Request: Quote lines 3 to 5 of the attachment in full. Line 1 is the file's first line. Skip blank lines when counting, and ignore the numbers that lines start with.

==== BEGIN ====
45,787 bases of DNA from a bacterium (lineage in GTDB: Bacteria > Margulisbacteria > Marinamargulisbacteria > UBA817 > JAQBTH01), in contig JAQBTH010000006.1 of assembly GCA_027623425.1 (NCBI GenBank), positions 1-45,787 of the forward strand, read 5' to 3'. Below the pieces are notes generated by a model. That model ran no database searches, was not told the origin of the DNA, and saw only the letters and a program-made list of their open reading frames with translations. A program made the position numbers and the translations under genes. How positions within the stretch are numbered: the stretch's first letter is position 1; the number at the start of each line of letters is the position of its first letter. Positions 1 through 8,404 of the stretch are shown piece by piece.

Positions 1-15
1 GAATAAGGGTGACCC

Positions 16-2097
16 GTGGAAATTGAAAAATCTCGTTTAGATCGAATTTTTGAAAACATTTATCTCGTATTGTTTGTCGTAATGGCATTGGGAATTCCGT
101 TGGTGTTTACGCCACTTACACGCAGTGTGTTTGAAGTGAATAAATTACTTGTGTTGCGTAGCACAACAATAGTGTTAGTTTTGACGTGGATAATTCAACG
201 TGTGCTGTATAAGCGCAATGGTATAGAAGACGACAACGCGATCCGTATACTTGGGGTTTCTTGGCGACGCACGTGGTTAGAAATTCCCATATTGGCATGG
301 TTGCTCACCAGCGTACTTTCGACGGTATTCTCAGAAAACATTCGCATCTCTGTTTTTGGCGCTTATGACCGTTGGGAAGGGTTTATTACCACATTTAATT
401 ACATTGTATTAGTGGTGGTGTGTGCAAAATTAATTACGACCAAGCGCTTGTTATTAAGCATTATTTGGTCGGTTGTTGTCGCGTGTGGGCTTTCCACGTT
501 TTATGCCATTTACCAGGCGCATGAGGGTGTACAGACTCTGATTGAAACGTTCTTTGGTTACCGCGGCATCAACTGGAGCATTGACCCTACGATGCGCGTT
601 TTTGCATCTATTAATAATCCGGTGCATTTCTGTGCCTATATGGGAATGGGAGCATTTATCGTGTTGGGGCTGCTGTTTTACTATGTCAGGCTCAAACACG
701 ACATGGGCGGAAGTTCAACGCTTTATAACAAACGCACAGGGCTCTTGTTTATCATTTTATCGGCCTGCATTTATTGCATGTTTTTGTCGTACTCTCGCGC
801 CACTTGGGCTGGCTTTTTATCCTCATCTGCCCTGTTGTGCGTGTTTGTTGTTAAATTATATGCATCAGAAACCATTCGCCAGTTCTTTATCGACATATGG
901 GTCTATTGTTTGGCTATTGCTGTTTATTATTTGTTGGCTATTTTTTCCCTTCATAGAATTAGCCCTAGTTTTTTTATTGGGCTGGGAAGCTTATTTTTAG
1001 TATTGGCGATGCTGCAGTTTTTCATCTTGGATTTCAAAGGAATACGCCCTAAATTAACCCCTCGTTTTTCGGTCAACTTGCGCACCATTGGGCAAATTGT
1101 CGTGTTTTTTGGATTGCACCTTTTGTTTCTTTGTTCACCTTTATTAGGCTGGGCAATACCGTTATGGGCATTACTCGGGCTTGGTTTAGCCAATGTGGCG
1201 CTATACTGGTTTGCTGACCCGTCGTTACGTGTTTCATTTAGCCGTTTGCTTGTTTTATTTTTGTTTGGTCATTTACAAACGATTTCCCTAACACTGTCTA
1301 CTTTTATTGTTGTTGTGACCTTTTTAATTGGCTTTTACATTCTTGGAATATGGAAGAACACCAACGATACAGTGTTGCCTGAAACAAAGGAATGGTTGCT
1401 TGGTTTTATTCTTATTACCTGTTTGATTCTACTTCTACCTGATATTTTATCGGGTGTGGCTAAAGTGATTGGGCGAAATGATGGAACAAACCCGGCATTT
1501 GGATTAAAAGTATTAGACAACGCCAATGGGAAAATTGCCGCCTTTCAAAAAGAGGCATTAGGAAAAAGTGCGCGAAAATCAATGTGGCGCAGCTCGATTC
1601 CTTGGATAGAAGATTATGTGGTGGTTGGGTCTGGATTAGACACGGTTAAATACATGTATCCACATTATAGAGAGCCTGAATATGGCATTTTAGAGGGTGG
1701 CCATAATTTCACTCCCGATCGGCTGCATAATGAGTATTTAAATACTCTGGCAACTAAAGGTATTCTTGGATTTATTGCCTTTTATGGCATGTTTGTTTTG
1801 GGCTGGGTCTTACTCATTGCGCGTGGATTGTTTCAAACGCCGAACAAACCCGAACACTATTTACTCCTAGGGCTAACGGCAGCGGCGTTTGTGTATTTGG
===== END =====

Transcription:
1 GAATAAGGGTGACCC

Positions 16-2097
16 GTGGAAATTGAAAAATCTCGTTTAGATCGAATTTTTGAAAACATTTATCTCGTATTGTTTGTCGTAATGGCATTGGGAATTCCGT